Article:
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Publication numberUS2642685 A
Publication typeGrant
Publication dateJun 23, 1953
Filing dateJul 31, 1948
Priority dateNov 21, 1946
Publication numberUS 2642685 A, US 2642685A, US-A-2642685, US2642685 A, US2642685A
InventorsJohn Handley
Original AssigneeUnion Totalisator Company Ltd
Export CitationBiBTeX, EndNote, RefMan
External Links: USPTO, USPTO Assignment, Espacenet
Monogrammic indicator
US 2642685 A
Abstract  available in
Images(6)
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Claims  available in
Description  (OCR text may contain errors)

June 23, 1953 J. HANDLEY 2,642,685

MONOGRAMMIC INDICATOR I Filed July 31, 1948 s sheets-$119551 J. HAN DLEY MONOGRAMMIC INDICATOR June 23, 1953 6 Sheets-Sheet 2 Filed July 31, 1948 H H. r g F p k r y M w 4. 1 i J x 0 w m? m V Wf H v ,2 4 i i w 4 Q P v v June 23, 1953 J. HANDLEY 2,642,685

MONOGRAMMIC INDICATOR Filed July 31, 1948 Sheets-Sheet 5 M: gwL/ 4? June 23, 1953 J. HANDLE'Y MONOGRAMMIC INDIQAIOR 6 Sheets-Sheet 4 Filed July 31, 1948 J. HANDLEY MONOGRAMMIC INDICATOR 6 Sheets-Sheet 5 June 23,1953

Filed July 31, 19 18 June 23, 1953 J. HANDLEY 2,642,685

- MONOGRAWIC INDiCATOR Filed July 31, 1948 a Sheets-Sheet e Patented June 23,, 1953 MONOGBAMMIC INDICATOR John Handley, Purley, England, assignor to The 'Union Totalisator Company Limited, Glasgow, Scotland, a corporation of Great Britain and Northern Ireland Application July 31, 1948, Serial No. 41,876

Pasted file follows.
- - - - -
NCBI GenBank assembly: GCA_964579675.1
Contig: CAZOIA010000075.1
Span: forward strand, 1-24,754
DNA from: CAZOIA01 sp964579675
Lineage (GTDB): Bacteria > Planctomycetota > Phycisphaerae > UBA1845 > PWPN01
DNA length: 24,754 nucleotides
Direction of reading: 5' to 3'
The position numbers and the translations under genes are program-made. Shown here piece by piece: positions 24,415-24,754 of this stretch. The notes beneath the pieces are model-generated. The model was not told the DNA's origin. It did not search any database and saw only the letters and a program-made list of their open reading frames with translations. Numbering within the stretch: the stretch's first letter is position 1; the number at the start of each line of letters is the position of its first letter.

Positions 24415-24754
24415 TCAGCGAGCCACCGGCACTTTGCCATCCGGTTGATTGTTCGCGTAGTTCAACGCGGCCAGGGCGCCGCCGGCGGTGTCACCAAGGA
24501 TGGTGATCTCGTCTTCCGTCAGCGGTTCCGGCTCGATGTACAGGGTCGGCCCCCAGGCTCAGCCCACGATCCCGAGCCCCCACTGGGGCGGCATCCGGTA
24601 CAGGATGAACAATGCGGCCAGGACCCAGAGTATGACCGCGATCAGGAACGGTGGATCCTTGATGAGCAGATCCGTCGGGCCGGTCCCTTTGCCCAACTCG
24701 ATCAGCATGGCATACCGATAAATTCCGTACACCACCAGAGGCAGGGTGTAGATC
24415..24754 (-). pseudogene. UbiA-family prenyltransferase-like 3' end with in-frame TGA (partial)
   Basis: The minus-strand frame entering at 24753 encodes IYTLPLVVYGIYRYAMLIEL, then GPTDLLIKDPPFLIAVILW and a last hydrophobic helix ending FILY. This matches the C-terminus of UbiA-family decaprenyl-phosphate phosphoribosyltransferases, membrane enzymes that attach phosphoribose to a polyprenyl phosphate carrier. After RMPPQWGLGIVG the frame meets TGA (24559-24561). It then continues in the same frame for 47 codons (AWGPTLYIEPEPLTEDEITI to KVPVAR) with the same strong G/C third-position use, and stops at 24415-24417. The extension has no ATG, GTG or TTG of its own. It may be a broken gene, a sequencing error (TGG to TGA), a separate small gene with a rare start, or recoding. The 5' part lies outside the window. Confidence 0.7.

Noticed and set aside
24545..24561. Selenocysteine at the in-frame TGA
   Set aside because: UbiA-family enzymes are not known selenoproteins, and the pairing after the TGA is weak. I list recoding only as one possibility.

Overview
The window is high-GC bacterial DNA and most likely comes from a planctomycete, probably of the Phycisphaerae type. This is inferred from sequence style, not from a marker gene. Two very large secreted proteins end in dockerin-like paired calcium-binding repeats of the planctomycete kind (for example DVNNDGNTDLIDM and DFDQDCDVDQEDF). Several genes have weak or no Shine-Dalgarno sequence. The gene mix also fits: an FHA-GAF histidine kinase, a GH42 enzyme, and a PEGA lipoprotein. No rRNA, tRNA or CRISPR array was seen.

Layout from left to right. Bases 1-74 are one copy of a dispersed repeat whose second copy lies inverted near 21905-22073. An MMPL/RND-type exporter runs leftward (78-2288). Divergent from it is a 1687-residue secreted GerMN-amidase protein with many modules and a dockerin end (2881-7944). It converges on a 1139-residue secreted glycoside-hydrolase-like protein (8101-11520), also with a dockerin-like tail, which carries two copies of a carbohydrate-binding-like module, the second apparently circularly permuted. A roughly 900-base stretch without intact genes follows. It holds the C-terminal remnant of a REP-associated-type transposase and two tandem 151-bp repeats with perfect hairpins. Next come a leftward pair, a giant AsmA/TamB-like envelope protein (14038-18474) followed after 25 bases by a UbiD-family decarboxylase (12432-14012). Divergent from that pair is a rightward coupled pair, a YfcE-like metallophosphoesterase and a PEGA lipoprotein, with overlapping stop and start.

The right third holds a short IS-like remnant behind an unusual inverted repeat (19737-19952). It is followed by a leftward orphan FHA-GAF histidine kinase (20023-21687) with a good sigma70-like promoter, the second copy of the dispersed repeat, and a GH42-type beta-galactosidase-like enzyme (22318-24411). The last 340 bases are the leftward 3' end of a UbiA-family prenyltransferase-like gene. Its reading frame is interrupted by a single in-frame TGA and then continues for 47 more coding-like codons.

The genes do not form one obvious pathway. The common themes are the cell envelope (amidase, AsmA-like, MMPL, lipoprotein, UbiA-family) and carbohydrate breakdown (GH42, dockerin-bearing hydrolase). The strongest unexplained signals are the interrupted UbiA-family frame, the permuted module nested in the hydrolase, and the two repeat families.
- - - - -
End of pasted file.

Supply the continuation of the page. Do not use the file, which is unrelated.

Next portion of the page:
In Great Britain November 21, 1946 6 Claims.

This invention relates to monogrammic indicators comprising a number of plates adapted to be individually moved between display and non-display positions, which may be for example, fiat and on-edge positions, or white front and black back exposures,- respectively.

An object of the invention is to provide a compact control equipment for such an indicator.

The invention consists broadly in a monogrammic indicator comprising indicator display sections, perforated control plate or card means for' selecting a desired combination of display sections for display and means for moving the selected display sections between non-display and display positions.

The invention will be described with reference to a preferred embodiment illustrated in the accompanying drawings in which:

Fig. 1 shows electrical control circuits for selecting any desired combination of plates for disp y;

indicator; 1

Fig. 3 is a plan, partly'in horizontal section, of the indicator;

Figs. 4 and 4a together form a side elevation partly in section and partly broken away; and

Fig. 5 is a view looking towards the rear face of the perforatedcontrol plate.

Referring first to Fig. l of the drawings, the indicator is provided with a control circuit and mechanism, shown diagrammatically and 1neluding a motor I geared through clutches to aligned operating and selecting shafts 2 and 3, respectively. The motor is arranged to drive either or both of the shafts 2 and 3 and the respective clutches, represented in Fig. 1 as a ratchet'and pawl, are controlled by electromagnets. The manner in which the shafts 2 and 3 control. the selection of the indicator plates to be displayed, and effect movement of selected plates to selected position will be described later in relation to Figs. 2 and 3 of the drawings.